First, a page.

For more than a year, Grover Beach residents Linda and Darrell Voth fought city officials’ plans to plug a budget shortfall by selling a city-owned community garden near their home.
At first, it looked like pleas from the Voths and some of the urban gardeners would stop the proposal. But six months later, the Grover Beach City Council started slowly moving ahead with the process to sell the 6,620-square-foot parcel at 920 Brighton Ave.
The Voths decided that if they wanted to save the garden, they would have to do more. In late June, they made an offer to buy the property.
“That was really the only alternative if we wanted to keep it as a garden,” Linda Voth said. “It’s something we both felt was important, and so we’re just doing it.”
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After negotiating on the price, city officials agreed to sell it for $150,000. The Voths will also pay the closing costs, an estimated $1,700 to $1,800.
Linda Voth said the land is still in escrow. They’ve asked the city to fix an irrigation issue before the sale closes.The money will go into the city’s general fund and help balance its budget for the 2012-13 fiscal year, which started July 1.
The City Council had approved an unbalanced budget but hoped to reduce a shortfall of more than $300,000 in several ways: by selling the garden property; by negotiating continued furloughs and pay cuts with employees; and by reducing the contribution the city makes to the Five Cities Fire Authority, which provides fire services to Arroyo Grande, Grover Beach and Oceano.
Most city employees have agreed to take 15 furlough days this year, said Gayla Chapman, administrative services director. Police Department employees will take fewer furlough days but agreed to other concessions, such as giving up the extra pay they receive for working on holidays.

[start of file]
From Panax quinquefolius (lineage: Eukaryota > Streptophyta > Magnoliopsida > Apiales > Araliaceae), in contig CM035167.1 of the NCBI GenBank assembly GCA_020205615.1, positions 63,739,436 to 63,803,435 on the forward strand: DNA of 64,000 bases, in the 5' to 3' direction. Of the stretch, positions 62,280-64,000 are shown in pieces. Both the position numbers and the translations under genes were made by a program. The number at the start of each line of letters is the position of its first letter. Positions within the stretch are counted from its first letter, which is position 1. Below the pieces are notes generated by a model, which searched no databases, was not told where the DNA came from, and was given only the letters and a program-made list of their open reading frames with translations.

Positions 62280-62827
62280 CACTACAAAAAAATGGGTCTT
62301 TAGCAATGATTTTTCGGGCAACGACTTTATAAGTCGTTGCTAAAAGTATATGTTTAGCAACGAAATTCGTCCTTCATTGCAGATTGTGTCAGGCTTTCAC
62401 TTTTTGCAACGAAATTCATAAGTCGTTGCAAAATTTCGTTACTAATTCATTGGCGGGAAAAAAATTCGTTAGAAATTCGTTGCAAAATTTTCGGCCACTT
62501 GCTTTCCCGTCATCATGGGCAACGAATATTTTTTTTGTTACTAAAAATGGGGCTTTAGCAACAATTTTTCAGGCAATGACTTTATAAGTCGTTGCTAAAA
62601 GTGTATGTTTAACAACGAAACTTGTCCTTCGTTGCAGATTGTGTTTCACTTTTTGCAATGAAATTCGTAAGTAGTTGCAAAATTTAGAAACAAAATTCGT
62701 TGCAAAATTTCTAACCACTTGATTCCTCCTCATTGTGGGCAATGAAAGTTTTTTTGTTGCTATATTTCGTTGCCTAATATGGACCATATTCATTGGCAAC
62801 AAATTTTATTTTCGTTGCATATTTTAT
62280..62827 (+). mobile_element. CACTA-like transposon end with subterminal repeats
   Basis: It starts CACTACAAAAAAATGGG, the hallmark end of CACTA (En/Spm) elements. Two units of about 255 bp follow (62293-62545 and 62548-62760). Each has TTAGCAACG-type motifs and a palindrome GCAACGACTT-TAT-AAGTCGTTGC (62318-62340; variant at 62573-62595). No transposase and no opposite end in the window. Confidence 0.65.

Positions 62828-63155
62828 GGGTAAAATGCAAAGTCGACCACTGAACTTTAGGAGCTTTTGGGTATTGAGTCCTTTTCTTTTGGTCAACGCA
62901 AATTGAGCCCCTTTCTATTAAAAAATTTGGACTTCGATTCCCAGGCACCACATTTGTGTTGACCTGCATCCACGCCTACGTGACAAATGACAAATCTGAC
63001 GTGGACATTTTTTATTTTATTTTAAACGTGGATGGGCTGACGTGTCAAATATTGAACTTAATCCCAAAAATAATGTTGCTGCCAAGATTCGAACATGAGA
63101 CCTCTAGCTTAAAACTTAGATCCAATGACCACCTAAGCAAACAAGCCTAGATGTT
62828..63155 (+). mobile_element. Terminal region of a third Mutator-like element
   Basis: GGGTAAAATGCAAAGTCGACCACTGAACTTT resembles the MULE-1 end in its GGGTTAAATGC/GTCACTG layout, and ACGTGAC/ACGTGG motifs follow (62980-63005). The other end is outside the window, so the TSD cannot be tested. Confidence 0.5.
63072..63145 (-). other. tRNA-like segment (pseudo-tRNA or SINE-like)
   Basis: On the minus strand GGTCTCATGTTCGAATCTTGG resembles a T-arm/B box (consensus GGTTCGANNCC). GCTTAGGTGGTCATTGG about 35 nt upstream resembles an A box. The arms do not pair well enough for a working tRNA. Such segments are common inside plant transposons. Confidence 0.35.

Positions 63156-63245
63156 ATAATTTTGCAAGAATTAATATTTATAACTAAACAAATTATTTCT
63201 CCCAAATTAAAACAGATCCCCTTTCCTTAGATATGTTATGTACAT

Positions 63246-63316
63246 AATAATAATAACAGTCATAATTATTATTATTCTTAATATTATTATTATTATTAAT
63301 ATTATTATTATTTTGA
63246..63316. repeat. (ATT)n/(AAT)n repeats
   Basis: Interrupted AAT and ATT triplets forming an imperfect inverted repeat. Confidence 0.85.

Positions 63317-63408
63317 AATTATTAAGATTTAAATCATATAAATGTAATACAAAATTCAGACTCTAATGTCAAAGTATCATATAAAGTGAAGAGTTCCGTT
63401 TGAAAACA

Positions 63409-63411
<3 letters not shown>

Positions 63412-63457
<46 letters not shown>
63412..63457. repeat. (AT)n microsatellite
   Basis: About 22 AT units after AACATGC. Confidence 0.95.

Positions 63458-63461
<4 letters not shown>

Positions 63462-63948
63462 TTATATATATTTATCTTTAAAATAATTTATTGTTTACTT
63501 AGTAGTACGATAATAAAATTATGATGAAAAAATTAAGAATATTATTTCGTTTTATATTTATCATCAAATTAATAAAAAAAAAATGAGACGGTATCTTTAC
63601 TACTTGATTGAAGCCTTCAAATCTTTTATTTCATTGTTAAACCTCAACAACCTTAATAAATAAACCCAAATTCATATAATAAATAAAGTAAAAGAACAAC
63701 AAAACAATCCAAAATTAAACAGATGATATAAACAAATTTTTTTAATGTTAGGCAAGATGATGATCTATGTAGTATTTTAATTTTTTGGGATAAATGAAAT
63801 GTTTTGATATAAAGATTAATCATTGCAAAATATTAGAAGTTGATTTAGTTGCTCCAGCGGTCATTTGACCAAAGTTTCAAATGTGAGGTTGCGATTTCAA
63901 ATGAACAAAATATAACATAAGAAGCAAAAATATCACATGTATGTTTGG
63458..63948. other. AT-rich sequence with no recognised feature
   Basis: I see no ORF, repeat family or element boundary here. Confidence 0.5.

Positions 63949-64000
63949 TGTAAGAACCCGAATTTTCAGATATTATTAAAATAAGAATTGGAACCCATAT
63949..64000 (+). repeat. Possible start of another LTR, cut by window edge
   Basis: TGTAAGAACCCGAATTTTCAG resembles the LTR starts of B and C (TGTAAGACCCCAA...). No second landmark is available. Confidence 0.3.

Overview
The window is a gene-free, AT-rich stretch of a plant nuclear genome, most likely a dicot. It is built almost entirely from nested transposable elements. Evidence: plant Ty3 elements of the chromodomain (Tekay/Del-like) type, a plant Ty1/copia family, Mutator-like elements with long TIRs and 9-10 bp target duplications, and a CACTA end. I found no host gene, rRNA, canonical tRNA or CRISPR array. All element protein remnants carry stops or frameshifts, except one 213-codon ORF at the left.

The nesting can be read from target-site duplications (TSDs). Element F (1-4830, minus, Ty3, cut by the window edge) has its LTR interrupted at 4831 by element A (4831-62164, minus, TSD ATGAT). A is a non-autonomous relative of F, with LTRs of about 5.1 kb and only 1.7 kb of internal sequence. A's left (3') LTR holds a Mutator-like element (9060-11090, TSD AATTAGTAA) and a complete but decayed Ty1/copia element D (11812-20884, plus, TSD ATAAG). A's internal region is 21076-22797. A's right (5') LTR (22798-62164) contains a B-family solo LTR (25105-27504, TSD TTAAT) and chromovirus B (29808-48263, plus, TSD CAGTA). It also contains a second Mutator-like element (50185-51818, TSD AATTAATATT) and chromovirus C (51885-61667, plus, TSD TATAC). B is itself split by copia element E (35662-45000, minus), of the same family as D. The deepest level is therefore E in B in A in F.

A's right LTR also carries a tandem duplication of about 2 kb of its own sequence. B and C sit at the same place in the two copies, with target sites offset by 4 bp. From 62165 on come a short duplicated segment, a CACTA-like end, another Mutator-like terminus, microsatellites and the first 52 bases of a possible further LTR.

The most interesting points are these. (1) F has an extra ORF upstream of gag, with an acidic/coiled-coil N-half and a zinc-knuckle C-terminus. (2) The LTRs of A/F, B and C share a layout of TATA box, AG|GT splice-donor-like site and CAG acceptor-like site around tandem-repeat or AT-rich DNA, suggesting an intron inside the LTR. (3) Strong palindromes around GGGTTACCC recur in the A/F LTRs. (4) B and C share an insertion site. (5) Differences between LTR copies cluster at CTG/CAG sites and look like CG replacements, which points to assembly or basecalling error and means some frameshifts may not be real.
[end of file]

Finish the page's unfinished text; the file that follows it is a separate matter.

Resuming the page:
The $150,000 from the sale of the garden property will go into the general fund and could be used to rebuild the city’s reserves, Chapman said.
Chapman said she will take a revised, balanced budget back to the City Council at a later date.
Meanwhile, the Voths plan to maintain the community garden, collect the $60 annual fee for each of the 18 plots and pay the water bills, which could be about $780 a year.
Linda Voth said she might raise the rent by a few dollars a month, and she may try to add a few more spaces to the garden.
In the meantime, she’s enjoying tending to the artichokes, broccoli, carrots and lettuce growing on her plot. Other gardeners are grateful that the Voths were able to buy the property.
“I think it’s a classic case of putting your money where your mouth is,” said Grover Beach resident Sandy Darling, who has gardened there for more than four years. “It was just wonderful, and I don’t know what we would have done if they were not in a position to do that.”
Another resident, Angela Henderson, who created a website at www.savethegbgarden.org urging that the garden be preserved, let out a small cheer when she heard the news.
“I think it’s fantastic that they at least thought it was important enough to save,” Henderson said. “It’s disappointing that the city didn’t have it on a priority list. I know that money is an issue but it’s the only garden we have.”
Reach Cynthia Lambert at 781-7929. Stay updated by following @SouthCountyBeat on Twitter.